My dry run on July 2 was also a good test to figure out the process of notifying my LAM research team about donating my old lung tissue & organs to research into my rare diseases.
I had arranged & signed a consent for this shortly after I found out I needed a transplant evaluation. This was around the same time I was laying out paperwork for my advanced directives, healthcare power of attorney/proxy, & my will.
I was fortunate I have a friend who is a lawyer but is also a transplant recipient. He was able to guide me through so many questions that came up for me when I tried to outline something myself a few years back. He made sure the consents I signed for this donation were part of the package.
Even though I provided this all ahead of time to the hospital & they have it on file, I was asked to provide copies of my advanced directives & such out front.
This is something on my to-do list this week to have an extra copy of all of this packed & good to go in case they ask again since this wasn’t part of my transplant reporting instructions.
I do keep copies on my computer at all times too in addition to copies in a safe that my bestie/caregiver can access.
That aside, once we were on the road, I called my researcher I was donating my lungs to. I let her know that this was a situation where it was very probable it could be a dry run, but also a small chance that I might be transplanted.
I knew the coordination on her end would take some time as well & figured she’d appreciate the extra lead time.
She had already lined up another researcher in my hospital with her own lab I had met a few times before to help her with the collection.
She texted me her number & this researcher met us at the hospital early in the process.
I didn’t begrudge this because I knew sometimes even with everything laid out, researchers do have many layers of staff to communicate with. They have to repeat the message consistently in the hopes of getting through to the surgeon & others to make this happen.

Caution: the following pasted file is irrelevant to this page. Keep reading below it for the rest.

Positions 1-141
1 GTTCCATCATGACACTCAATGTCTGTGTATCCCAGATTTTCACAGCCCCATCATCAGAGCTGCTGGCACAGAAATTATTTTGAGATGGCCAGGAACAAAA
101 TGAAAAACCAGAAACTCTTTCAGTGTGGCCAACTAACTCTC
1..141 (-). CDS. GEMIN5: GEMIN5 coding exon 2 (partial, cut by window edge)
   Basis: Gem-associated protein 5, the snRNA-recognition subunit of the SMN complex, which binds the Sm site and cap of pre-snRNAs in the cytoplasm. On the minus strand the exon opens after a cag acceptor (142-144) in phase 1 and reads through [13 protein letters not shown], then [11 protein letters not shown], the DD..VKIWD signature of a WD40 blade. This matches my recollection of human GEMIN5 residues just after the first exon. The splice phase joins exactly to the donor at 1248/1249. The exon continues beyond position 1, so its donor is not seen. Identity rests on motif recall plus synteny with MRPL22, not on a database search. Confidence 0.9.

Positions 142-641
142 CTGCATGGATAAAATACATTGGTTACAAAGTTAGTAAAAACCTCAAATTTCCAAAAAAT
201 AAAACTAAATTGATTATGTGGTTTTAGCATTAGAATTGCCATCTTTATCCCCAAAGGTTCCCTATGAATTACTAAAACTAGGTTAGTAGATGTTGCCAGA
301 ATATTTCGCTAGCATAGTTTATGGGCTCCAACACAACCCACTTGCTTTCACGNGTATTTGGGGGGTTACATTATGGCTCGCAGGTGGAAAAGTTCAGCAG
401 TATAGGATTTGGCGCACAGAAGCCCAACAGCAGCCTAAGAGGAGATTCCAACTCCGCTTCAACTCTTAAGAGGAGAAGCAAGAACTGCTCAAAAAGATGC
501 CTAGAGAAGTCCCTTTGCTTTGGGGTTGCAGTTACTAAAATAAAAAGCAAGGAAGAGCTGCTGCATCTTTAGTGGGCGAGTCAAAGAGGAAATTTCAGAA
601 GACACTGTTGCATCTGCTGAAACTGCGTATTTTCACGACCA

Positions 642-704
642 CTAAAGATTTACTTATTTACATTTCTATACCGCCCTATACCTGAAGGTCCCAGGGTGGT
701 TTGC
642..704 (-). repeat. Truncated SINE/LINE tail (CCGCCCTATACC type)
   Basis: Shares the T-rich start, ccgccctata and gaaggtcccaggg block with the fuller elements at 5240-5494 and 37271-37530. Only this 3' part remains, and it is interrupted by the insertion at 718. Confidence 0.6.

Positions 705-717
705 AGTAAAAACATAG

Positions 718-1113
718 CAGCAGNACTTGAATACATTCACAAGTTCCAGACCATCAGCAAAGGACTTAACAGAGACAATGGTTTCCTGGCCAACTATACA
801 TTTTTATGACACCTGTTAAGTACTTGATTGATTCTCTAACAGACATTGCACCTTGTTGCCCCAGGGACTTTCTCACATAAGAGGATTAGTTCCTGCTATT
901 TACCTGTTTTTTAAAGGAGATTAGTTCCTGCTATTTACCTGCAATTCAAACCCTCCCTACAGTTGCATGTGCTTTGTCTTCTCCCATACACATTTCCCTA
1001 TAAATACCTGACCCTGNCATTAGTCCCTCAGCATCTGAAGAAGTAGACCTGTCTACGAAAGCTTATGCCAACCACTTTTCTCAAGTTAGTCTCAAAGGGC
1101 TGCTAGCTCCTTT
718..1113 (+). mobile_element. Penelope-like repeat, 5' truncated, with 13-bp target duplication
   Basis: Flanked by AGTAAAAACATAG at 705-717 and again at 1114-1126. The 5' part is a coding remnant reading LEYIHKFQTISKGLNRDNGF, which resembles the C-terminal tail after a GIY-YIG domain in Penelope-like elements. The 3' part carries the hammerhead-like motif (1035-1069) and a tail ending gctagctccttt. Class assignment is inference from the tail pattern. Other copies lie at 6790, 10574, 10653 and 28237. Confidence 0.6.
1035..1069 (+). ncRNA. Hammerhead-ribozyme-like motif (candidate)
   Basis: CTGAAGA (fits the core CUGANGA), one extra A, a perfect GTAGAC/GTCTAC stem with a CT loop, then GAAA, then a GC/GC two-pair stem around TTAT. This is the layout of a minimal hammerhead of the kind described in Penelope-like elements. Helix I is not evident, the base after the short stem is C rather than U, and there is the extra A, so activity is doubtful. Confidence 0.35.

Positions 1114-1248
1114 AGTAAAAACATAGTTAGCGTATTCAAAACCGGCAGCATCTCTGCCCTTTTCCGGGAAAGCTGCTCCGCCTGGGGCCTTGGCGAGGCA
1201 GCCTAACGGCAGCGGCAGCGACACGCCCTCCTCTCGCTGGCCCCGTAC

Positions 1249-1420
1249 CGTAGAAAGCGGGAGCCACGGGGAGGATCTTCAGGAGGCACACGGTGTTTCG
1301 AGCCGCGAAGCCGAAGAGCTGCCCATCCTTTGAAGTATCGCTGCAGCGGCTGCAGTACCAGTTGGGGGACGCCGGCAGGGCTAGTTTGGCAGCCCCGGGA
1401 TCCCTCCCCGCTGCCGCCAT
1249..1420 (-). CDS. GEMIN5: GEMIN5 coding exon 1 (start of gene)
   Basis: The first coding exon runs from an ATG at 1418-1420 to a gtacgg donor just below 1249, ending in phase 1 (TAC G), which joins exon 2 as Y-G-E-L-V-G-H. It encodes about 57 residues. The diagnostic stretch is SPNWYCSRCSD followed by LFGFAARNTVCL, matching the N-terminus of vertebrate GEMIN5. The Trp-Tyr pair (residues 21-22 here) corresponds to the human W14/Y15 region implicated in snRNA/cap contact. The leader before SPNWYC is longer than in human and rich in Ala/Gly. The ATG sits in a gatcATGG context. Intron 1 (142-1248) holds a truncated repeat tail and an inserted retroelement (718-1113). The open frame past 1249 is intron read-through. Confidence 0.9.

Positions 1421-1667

Especially in my case, where if my main transplant surgeon is already booked or unavailable, another could/will take over.
It’s best they are both aware of my wishes if they haven’t already been communicated.
I let my researcher tag along until they had some kind of estimate to give her as to how long this process would take & I was thoroughly satisfied they’d keep her in the loop.
I let her know later as soon as I got my OR time so she could be on standby & be prepared in case.
This was less of an issue in PACU (surgical prep) than I thought it would be. (It was more or less working with the admitting staff on the transplant floor).
I even heard the organ coordinator mention my wishes in a phone call, much to my relief.
I think the next time, I’ll call when I’m at the hospital. Then keep relaying messages once I have an OR (operating room) time.
That OR window may not be as large next time either, so I do try to give as much notice as possible, but at least both the researcher & I have some kind of game plan to follow based on the last dry run.
I’m posting this because I know many people with my rare diseases are interested in donating tissue for research but are unsure how to go about it.
There are different options for both diseases & organizations. That choice is very individual. Gifts can be made to a tissue bank or a dedicated researcher. There is no right or wrong answer or way to donate surgical gifts.
I chose to make mine to the researcher I did because I also know she shares the samples with other researchers to further overall research efforts for both diseases. I’ve also met her & know her commitment to both patients & research is equally strong.
Both organizations were aware of my wishes & gave me permission & contact information to arrange this with my researchers.
The researchers provided consents for me to sign to kick off the process.
Once my transplant date approached, the researchers were good about contacting me with their cell numbers so I could call them to notify them when the time came.
I then made a few calls to them enroute or as I received information & they took it from there.
They were great team players & I worried very little about this once I contacted them to let them know. This is as it should be.
I made one small request. That when my lung transplant happens, I get pictures of my old lungs for closure.
It’s one thing to see years of imaging of them but I know other transplant recipients had told me those pictures really helped them in their transplant coping process. I tend to agree.
A loss is a loss, whether it be an organ or a loved one.
Ultimately, it’s never easy, period.
But this was one thing that helped me let go too.
I felt better knowing that my original lungs wouldn’t rot away or be discarded as medical waste. They could be shared & studied to hopefully help others.